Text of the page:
Johnstown, Pennsylvania, the Great Flood, and since...
Several months before Hurricanes Katrina and Rita devastated the US Gulf Coast, we had started collecting historical material for a CD-ROM on the Johnstown Flood of 1889. It was clear to us that the Johnstown Flood was an incident of local history that had a national impact -- and that a Johnstown Flood CD-ROM belonged in our local history catalog.
In due time, we published that CD and a fair number of copies were sold. (If you happen to be one of the purchasers, thank you for your business, and we hope you enjoyed the CD! However, time goes by and technology advances. A year or two ago, we began hearing from would-be customers who needed the material on the CD, but whose computers no longer even had CD-ROM drives. We responded to them by issuing some of the material on the CD as downloads, and eventually reached the point where everything that had been on the CD was now available for download -- and we noticed that it had been several months since we had sold a copy of the CD.
Well, it was time. We no longer offer the Johnstown CD, but we do offer all the material on it for download.
About the Johnstown Flood:
Since Hurricanes Katrina and Rita, commentators have pointed out that there have been disasters in American history to which they beg comparison. We found columnist David Brooks' New York Times Op Ed piece on September 1, 2005, entitled "The Storm After the Storm" particularly provocative -- including his allusions to the Johnstown Flood and its aftermath. The aftermath of the great Johnstown Flood, by the way, included the Progressive movement in the United States, which Brooks notes was crystallized by the Johnstown Flood.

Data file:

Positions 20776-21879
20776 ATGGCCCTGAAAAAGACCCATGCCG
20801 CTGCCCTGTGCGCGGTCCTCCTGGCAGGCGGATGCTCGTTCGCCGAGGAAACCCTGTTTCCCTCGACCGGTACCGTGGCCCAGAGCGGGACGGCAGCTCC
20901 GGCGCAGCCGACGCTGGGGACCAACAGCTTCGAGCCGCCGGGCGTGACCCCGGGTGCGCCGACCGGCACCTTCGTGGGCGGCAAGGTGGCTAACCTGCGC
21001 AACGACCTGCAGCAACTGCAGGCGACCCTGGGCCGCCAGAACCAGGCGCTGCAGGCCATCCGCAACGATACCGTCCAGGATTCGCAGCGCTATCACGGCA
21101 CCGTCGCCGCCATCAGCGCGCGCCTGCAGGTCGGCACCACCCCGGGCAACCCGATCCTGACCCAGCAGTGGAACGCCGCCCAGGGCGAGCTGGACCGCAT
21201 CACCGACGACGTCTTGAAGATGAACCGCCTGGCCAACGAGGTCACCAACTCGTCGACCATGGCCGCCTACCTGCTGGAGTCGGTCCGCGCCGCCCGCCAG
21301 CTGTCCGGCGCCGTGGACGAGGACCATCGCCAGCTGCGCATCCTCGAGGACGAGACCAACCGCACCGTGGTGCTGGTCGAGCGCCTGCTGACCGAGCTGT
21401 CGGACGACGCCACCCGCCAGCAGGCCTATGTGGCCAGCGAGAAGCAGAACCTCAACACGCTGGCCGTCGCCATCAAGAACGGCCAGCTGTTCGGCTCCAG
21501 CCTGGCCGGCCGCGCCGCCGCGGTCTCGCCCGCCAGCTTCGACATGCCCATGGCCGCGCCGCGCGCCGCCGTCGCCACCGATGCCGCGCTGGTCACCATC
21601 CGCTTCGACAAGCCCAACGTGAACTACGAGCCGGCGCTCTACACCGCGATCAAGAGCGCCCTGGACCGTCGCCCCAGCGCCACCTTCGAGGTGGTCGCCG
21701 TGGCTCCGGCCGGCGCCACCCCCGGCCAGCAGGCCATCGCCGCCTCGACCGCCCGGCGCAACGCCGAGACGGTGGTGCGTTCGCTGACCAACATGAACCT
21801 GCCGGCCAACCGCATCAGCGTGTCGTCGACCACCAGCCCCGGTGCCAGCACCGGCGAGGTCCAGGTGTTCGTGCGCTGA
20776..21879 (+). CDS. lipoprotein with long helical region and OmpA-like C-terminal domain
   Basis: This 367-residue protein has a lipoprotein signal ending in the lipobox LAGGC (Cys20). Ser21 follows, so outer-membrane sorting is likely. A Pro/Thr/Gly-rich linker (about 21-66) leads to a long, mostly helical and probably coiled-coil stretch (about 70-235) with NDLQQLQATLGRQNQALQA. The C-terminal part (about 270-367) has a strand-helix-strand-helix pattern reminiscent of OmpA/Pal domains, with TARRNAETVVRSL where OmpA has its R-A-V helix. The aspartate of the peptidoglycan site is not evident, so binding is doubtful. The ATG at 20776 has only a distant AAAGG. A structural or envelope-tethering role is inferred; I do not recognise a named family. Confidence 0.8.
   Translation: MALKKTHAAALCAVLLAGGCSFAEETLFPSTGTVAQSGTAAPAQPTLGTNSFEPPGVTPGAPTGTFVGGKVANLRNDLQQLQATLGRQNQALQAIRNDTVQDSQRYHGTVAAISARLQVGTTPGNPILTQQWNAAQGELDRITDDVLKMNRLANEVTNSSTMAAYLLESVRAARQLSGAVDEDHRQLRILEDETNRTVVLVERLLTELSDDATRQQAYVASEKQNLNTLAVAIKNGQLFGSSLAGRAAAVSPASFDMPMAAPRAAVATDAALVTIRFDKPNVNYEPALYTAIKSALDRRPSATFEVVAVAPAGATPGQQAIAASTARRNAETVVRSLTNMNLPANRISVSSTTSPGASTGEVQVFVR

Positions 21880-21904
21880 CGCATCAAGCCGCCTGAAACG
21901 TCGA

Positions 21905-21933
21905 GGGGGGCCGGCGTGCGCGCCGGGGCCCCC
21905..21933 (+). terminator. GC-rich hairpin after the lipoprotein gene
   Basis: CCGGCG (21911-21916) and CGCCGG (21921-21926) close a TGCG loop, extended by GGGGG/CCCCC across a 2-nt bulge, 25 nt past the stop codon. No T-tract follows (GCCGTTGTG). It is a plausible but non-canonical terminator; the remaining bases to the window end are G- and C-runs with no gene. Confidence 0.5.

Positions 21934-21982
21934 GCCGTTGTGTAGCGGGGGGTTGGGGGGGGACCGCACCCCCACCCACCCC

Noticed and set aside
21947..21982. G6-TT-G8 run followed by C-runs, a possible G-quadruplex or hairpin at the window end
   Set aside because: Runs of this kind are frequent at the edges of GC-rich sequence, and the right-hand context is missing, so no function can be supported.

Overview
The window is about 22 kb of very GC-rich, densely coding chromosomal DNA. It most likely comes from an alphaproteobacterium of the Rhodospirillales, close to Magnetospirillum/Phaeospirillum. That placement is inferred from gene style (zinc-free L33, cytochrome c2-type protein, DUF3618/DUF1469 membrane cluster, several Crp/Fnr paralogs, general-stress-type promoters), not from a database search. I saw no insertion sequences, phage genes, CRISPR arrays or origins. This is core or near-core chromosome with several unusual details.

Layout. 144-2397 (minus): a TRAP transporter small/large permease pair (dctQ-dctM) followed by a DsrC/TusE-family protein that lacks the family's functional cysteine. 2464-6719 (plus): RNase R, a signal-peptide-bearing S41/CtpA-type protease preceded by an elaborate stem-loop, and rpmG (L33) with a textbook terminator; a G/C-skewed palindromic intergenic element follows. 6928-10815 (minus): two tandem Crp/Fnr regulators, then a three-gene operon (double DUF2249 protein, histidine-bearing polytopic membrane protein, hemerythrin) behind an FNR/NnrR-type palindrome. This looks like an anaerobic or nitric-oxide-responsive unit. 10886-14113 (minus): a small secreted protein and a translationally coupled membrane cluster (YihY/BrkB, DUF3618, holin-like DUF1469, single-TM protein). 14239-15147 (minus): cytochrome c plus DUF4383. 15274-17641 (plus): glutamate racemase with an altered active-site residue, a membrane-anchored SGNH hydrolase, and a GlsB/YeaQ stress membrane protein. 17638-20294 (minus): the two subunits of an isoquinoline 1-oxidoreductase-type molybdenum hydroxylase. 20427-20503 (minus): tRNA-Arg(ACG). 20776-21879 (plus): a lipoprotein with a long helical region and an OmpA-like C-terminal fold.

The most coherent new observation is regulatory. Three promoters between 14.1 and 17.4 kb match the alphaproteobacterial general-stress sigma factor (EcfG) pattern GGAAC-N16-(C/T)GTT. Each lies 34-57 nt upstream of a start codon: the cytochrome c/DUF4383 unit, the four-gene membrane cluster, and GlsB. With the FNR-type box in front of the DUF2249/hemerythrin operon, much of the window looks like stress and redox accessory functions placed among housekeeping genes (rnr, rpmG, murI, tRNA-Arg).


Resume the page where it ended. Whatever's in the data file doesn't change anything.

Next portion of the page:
There are other similarities worth noting. Just as they did in New Orleans, the poor in Johnstown lived next to the water. And, "the" Johnstown flood was really only the biggest of many Johnstown floods, which both preceded and followed the big one. The 1889 flood was remarkable really because a dam upstream burst and made the usual flooding into a catastrophe of proportions that are still considered epic. The people of Johnstown, like the people of New Orleans, had for decades feared that a man-made device to hold back the waters would ultimately fail and that catastrophe would be the result. In both cases the fears of the hapless residents were justified.
Ultimately, whether you're interested in Johnstown because you had family who lived there, because you're a current resident of the area, because you have an interest in Pennsylvania history, because you are interested in how our nation historically has reacted to disasters, because you are interested in the history of the development of the iron and steel industry in America (the Cambria Iron and Steel Company was important in this respect), or for some other reason, we hope the material we have collected about Johnstown, PA will be of interest to you.
(Click on any of the images below to see a full-sized version)
==History of the Great Flood in Johnstown, PA, May 31, 1889 by which Ten Thousand Lives Were Lost, by J. S. Ogilvie (1889). 224 pages. This is not our favorite Johnstown flood book. Three notable more or less contemporary books about the Johnstown flood were rushed into print soon after the disaster, of which two appear on this CD-ROM. This one is a fast read -- and really quite captivating -- and contains all the errors, misstatements, prejudices, melodrama, and hype that characterized accounts of the flood at the time. 224 pages, in PDF format, download now for $4.50.